We have become obsessed with elderly drivers. Today’s example: this story in the Boston Globe about an 83-year-old woman who crashed through the front of a Natick liquor store. My guess is that it wouldn’t even have made the Globe a year ago.
To be sure, there are elderly drivers who should be off the road. But it’s long been known that younger drivers are more dangerous than older ones. That perspective has been entirely lacking from recent coverage.
In 2001, for instance, the Washington Post reported that the Insurance Institute for Highway Safety had found that older drivers were involved in fewer crashes than any other age group, but that the fatality rate in those crashes was higher because the elderly drivers themselves were more likely to die of their injuries. From the Post:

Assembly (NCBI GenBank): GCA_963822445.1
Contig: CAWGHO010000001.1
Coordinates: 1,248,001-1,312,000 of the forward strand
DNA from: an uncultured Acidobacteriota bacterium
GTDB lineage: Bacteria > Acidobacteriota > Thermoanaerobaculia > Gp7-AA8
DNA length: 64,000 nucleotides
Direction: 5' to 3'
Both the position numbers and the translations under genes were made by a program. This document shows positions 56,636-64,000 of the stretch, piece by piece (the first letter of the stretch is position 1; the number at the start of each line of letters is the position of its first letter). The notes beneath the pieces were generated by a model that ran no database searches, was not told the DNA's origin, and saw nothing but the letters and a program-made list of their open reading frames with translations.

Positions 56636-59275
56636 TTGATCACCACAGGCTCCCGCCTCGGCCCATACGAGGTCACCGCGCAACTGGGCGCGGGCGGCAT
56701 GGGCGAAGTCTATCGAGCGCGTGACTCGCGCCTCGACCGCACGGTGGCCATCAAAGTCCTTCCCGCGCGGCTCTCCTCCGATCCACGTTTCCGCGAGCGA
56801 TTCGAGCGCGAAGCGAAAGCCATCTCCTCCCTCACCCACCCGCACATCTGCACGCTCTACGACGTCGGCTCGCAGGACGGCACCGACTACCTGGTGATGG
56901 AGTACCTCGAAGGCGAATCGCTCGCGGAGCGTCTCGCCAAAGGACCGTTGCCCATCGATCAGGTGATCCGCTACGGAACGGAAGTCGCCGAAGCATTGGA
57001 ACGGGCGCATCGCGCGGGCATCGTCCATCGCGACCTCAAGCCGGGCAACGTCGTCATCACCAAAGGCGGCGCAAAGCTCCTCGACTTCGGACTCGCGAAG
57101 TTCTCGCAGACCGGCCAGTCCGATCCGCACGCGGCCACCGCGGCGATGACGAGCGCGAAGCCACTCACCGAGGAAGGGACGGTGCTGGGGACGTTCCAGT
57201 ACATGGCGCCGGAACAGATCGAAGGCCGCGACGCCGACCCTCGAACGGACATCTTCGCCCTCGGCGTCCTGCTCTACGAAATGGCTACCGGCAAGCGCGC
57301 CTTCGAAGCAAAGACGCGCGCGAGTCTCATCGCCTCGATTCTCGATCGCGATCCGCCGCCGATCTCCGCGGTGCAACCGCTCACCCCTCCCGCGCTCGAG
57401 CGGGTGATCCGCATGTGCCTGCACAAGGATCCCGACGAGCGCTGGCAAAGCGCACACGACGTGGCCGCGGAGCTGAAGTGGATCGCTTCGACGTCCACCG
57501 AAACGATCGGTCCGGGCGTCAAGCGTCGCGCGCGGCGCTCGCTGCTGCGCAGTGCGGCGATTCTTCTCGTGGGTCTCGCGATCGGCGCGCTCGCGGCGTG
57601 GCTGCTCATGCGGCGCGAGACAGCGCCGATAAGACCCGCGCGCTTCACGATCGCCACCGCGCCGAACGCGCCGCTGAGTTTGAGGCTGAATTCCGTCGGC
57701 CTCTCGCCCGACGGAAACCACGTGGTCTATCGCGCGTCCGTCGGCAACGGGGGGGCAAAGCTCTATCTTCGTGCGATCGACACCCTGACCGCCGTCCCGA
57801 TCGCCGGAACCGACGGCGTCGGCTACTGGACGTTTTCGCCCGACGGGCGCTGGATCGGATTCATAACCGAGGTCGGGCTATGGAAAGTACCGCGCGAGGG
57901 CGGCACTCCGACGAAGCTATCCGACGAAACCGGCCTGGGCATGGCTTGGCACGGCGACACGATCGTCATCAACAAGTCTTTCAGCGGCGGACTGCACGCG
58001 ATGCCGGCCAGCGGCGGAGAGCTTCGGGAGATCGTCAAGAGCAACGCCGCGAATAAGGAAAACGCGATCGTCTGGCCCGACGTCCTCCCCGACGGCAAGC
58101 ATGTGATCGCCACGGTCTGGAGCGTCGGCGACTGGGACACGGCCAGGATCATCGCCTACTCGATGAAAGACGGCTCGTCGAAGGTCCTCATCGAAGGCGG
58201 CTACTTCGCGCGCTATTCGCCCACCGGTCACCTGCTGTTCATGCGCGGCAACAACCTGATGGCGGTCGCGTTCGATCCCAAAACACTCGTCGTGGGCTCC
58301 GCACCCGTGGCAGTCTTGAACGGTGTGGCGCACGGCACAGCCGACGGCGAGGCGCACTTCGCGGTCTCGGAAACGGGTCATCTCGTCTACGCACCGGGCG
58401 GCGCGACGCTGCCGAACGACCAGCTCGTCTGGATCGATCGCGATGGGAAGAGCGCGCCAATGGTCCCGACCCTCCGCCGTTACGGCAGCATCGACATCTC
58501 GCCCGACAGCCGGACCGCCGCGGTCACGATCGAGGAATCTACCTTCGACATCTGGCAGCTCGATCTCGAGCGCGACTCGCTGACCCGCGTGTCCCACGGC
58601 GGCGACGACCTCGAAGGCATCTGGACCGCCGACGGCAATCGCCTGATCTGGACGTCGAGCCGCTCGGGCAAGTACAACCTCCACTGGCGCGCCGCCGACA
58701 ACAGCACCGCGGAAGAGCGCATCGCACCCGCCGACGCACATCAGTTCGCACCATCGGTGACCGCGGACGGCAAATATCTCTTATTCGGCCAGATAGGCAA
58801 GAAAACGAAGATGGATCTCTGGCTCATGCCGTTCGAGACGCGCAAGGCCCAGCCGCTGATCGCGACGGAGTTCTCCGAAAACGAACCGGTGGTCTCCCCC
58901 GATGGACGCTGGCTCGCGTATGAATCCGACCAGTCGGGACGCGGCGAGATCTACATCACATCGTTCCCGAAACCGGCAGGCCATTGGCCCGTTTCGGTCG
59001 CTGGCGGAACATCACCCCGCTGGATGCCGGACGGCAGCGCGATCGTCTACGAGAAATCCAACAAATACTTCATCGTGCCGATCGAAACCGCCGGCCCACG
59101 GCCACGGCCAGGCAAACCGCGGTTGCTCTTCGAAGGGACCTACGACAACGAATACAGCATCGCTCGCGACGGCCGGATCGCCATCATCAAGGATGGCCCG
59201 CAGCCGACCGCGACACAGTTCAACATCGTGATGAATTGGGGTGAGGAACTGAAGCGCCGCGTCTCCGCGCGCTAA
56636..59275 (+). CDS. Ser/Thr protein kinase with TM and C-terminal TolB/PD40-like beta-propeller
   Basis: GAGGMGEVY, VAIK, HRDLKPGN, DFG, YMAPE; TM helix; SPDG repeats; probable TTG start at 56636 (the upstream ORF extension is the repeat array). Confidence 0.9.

The studies show that older drivers kill fewer motorists and pedestrians than any other age group and have the lowest crash rates per licensed driver….
Younger drivers aged 16 to 24 had the highest accident rate, more than double the rate for older drivers.
My 95-year-old uncle continues to drive. I know that anecdotal evidence is suspect, but I think his sense of responsibility is typical of his generation. He no longer drives at night, and he’s talked about public-transportation options for the day that he should give up his license.
More-frequent testing for older drivers is probably a good idea. But coverage has grown completely out of proportion when you consider the reality of who’s the greatest menace behind the wheel.